I know the usual guidelines about what constitutes safe weight loss (1/2 to 1kg per week), but is there any research out there that supports this rate as being optimal? Also, is there any research about what proportions of this are fat versus muscle versus water under various training states?
The American College of Sports Medicine has issued a Position Stand on this issue. ACSM talks about how changes in energy intake play a signficant role in reducing body weight. Simply put, when energy intake is lowered below energy needs of the body, weight loss will occur. The reason for the .5-1 kg per week rationale is because many of these diets will reduce energy intake to 1200-1800 kcals per day. If you go lower than 1200 kcals per day, you end up putting your body into a starvation mode where it holds onto its energy stores (fat). The other way you can lose more weight is by losing water weight, which if not replenished, can lead to more serious problems. This is also a realistic goal for many people to attain, which will help keep them motivated in the long run.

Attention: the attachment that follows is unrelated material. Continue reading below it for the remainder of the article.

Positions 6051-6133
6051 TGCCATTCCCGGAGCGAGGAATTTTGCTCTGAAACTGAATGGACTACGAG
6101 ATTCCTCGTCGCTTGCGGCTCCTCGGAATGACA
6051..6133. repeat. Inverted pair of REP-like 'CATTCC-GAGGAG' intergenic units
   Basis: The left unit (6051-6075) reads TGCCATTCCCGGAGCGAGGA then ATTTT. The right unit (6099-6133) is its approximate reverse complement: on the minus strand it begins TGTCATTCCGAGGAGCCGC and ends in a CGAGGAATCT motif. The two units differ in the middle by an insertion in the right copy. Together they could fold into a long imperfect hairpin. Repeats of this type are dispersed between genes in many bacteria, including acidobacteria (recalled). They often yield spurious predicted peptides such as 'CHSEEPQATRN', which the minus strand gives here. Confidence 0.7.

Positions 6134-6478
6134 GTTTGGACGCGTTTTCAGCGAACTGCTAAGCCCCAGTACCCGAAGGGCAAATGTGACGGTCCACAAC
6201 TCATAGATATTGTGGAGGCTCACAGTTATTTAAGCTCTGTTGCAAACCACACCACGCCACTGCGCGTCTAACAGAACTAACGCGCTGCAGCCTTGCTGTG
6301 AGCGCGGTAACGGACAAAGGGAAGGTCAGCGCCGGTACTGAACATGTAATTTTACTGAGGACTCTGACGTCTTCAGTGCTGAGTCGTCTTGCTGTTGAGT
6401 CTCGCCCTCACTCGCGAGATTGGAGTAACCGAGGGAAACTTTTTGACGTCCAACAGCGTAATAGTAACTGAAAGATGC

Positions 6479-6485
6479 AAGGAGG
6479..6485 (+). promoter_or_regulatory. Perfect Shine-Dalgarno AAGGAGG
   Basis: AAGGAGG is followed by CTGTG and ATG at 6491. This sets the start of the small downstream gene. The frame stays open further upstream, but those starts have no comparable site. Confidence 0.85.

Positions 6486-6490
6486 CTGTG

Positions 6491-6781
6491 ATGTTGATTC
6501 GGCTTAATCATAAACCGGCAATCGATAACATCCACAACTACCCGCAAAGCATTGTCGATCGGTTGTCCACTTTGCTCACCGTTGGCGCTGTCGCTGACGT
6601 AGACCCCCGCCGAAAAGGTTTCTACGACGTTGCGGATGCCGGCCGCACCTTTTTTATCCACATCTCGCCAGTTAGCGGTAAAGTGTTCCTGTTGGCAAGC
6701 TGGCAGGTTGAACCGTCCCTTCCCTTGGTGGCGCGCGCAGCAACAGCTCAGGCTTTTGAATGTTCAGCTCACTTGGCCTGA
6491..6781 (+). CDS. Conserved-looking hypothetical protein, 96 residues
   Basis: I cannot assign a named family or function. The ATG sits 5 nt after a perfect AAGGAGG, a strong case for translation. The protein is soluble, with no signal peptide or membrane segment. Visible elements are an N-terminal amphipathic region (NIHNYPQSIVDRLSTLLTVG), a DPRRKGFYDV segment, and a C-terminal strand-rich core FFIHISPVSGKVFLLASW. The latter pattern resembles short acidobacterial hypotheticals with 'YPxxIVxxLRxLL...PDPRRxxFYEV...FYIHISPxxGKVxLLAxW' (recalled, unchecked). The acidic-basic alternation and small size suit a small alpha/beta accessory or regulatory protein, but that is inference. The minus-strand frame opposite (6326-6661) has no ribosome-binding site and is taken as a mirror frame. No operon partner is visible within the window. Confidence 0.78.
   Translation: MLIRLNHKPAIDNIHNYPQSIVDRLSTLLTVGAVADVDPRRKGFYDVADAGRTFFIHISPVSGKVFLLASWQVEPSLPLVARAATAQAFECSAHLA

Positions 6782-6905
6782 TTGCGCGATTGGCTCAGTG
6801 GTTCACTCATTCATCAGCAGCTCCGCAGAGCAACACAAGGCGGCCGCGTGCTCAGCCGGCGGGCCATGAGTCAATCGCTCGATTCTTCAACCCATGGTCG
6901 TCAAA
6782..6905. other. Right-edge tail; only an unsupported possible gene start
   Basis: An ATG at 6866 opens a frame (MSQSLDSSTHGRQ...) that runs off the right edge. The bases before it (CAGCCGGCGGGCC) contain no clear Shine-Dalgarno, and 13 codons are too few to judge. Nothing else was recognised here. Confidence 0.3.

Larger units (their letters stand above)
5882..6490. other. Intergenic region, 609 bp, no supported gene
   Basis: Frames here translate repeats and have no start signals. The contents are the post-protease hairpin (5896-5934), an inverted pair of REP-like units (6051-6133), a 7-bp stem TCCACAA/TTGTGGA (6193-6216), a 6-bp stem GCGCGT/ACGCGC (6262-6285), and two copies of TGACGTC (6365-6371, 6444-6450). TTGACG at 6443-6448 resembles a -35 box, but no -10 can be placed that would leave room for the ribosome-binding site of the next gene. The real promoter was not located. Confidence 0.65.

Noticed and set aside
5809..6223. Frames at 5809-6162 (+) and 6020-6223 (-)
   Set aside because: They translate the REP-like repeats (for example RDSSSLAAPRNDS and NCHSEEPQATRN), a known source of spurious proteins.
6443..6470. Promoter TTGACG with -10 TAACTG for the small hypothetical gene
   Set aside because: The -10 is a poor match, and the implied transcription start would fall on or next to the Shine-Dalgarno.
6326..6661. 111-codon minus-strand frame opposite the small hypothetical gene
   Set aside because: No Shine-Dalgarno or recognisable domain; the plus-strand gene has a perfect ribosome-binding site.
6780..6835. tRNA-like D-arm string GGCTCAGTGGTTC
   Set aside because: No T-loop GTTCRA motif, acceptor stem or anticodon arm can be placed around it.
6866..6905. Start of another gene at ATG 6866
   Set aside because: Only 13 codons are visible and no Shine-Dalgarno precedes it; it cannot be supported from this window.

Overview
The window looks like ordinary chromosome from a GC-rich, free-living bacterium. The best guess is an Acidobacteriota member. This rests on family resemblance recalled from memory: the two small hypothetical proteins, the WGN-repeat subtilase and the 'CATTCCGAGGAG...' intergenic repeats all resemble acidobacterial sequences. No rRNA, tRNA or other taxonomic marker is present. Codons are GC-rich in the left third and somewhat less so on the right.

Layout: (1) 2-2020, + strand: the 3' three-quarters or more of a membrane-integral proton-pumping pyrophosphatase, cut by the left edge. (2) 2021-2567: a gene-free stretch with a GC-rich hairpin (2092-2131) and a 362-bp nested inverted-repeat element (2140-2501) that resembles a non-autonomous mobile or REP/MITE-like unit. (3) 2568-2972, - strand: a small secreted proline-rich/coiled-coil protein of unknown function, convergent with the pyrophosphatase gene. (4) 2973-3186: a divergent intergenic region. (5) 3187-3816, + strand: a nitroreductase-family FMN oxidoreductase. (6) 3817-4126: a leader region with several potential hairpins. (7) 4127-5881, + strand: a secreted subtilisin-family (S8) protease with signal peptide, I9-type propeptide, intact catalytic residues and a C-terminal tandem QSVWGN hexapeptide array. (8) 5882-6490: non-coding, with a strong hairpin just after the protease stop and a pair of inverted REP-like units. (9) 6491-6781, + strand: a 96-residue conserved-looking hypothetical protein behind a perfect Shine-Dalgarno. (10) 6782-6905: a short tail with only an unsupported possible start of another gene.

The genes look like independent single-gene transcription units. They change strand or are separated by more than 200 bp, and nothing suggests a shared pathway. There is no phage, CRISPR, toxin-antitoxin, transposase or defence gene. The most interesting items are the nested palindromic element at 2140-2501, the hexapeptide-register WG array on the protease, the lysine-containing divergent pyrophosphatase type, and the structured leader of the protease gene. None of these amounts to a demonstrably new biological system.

In regards to fuels used during exercise, that is dependent on what energy system you are using for that exercise. The more oxygen a person utilizes, the more fat and glucose they can breakdown for energy for a long period of time. In fact, endurance athletes use a minor amount of protein for fuel in addition to fat and glucose. If you are training anaerobically, you will be using glycogen and ATP-CP to fuel short-term bouts of exercise.
The training status of an individual will determine how well he or she is able to use fats as a fuel source in an aerobic state. The trained individual is able to use fat more efficiently than an untrained individual.
- ACSM Position Stand (2001). Appropriate Intervention Strategies for Weight Loss and Prevention of Weight Regain for Adults. Medicine and Science in Sports and Exercise. 2145-2156.